Monday, December 10, 2012

Count Saint-Germain: The Signet Paperback Covers

Must plead complete ignorance of Chelsea Quinn Yarbro's long ongoing series about the Count Saint-Germain, a vampire she based on a real-life personage of dubious nature; I haven't read a word of them. However I find the cover art an intriguing mix of sweeping historical romance and traditional Gothic/vampire horror imagery, the whole heaving breasts and ripped bodices thing, and tall, dark, vaguely threatening men in full Lugosi-style vampire garb (cover artist unknown).

 The prolific Yarbro began the Saint-Germain story with 1978's Hotel Transylvania (Signet paperback, Jan 1979) which takes place in the court of King Louis XV. Next was The Palace (Signet Dec 1979), set in Florence during the Renaissance. Blood Games (Signet Sep 1980) goes all the way back to Nero's Rome, while Path of the Eclipse (Signet 1982) has the Count under the 13th century Mongolian reign of Genghis Khan. Finally we get to the 20th century with Tempting Fate (Signet Nov 1982), in which the Count witnesses the rise of Nazi Germany before WWII. Whew. Epic.

Not sure which audience the publisher wanted to snag, either: the ever-discerning fans of Kathleen Woodiwiss and Rosemary Rogers, or the Anne Rice crowd - but since Yarbro's vampire "reimagining" predates Rice's, there might not have been a huge horror fiction fanbase for such books. So I wonder if these were shelved with the romance novels or the horror novels? Burning questions for all the ages, no doubt.

5 comments:

bluerosekiller said...

To answer your particular "question for the ages" my dear pal Will, you need just ask a lifelong horror fiction fan with a decade or so on you. That being me , of course.
As I recall, all Yarbro's books could be found in the horror section. Not that I ever purchased any of them myself. The whole vampire romance thing didn't appeal to me then any more than it does now.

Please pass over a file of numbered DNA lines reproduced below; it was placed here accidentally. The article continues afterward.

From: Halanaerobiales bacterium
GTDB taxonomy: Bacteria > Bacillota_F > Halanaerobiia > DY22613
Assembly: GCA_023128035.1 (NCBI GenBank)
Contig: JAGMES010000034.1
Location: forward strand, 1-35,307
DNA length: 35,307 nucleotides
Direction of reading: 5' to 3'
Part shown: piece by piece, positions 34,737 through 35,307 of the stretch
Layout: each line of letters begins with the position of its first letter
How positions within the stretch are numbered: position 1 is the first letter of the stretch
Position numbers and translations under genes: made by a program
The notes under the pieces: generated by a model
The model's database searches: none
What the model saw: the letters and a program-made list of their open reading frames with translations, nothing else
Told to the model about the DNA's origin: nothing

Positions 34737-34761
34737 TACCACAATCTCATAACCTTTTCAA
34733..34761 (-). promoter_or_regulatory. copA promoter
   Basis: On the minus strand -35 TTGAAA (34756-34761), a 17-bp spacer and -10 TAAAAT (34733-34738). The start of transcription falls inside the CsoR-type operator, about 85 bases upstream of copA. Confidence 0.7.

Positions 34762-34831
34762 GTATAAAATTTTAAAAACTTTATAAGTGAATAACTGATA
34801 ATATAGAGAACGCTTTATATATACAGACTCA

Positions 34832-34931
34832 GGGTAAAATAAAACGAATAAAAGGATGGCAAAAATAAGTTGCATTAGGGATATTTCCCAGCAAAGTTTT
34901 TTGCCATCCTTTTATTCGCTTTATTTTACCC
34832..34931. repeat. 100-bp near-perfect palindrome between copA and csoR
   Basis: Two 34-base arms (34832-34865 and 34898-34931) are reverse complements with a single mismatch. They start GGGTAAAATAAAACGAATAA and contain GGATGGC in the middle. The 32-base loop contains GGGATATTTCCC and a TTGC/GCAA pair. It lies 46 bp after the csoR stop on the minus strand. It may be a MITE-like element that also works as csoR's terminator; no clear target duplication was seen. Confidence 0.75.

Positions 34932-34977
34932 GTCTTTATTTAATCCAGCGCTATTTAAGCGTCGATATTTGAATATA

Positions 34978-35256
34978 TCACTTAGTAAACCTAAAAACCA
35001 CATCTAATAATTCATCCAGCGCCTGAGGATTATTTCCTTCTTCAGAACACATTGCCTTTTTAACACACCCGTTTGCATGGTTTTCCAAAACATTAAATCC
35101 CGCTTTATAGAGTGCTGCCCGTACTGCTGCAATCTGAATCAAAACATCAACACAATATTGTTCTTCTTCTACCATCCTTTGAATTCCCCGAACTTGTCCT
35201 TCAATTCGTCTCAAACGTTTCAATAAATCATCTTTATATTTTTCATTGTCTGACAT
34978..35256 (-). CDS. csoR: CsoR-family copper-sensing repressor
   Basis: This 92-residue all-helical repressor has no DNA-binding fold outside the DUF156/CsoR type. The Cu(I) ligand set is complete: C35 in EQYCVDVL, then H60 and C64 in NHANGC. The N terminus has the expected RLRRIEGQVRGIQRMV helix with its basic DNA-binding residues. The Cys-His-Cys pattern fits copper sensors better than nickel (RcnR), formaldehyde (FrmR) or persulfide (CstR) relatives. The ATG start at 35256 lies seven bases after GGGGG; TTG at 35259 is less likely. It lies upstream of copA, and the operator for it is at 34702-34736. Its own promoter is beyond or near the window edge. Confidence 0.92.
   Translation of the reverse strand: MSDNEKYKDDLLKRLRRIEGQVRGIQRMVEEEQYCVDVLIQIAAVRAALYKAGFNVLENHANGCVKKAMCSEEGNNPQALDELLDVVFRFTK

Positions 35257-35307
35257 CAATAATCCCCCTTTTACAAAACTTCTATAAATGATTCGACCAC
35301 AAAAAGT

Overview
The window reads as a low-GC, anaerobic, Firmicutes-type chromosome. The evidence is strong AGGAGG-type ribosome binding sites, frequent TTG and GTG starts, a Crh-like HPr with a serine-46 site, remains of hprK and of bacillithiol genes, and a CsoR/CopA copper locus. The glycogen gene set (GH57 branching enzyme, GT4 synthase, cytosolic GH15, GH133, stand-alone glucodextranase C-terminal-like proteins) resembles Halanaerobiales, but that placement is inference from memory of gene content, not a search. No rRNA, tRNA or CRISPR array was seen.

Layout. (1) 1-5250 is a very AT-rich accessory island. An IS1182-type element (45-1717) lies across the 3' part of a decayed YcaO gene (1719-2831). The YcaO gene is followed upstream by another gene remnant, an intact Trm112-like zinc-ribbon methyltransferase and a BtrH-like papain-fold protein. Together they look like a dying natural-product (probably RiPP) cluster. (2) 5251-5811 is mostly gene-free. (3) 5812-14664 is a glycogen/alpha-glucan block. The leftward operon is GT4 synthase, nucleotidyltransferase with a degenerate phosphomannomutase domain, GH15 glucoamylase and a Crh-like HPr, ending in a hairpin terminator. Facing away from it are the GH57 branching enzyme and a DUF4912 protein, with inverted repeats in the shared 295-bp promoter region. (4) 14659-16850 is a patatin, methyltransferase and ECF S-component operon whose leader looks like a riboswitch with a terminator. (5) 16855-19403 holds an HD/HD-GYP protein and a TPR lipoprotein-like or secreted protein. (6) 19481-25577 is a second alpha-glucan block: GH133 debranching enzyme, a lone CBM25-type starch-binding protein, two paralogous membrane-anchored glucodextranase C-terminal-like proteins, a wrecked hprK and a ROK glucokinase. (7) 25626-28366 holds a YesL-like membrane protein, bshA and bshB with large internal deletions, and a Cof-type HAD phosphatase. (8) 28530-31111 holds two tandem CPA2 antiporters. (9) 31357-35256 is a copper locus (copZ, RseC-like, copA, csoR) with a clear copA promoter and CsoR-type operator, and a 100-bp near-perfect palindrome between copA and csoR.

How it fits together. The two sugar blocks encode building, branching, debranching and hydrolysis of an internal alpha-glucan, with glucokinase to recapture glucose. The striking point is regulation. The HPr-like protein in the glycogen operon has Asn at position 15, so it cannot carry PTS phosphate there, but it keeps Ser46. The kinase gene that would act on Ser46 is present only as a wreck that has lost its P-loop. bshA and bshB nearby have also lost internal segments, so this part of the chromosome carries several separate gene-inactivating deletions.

Actually, the only book by Chelsea Quinn Yarbro I ever bought/read was her novelization of the early '80s minor classic DEAD AND BURIED. Which, I actually enjoyed quite a bit, but sadly, none of her other genre novels ever appealed to me. So, that was it for me.

Peace,
Jim

Will Errickson said...

Ah yes, her DEAD AND BURIED - always lots of copies of that around. I liked that flick, gory early FX by Stan Winston.

Robert Tkacz said...

The Count Saint-Germain novels were an acquired taste. They are heavy on romance, and the vampirism in them is muted and more sexual. He seems to be too good to be true and all the ladies swoon around him.

In the late 90's Chelsea Quinn Yarbro wrote a series of novels about the "Brides of Dracula" called "Sisters of the night", the three vampire woman who appear in the original novel. The vampirism in these novels is totally removed from Saint-Germain, more traditional if you will. Dracula is quite pitiless in these novels, not a ladies man like Saint-Germain. The back story on the "brides" are quite interesting.

Unfortunately, only two novels were published, as the publisher was acquired by another firm and the third book was never published.

Derek Tatum said...

I was reluctant to try the St. Germain books at first because they are known for being "more history than vampire," but they are excellent. Yarbro's writing actually made me feel like I met some of the historical figures who pop up in her books. FWIW, Yarbro herself considers the books to be horror because of the actions of the all-too-human villains.

Will Errickson said...

Robert - As my blog cover image attests, the Brides of Dracula are 3 of my favorite characters in horror! Didn't know Yarbro wrote about 'em. Thanks!

Derek - Sounds good. You should check out Kim Newman's Anno Dracula if you haven't; it's the best historical horror novel I've ever read!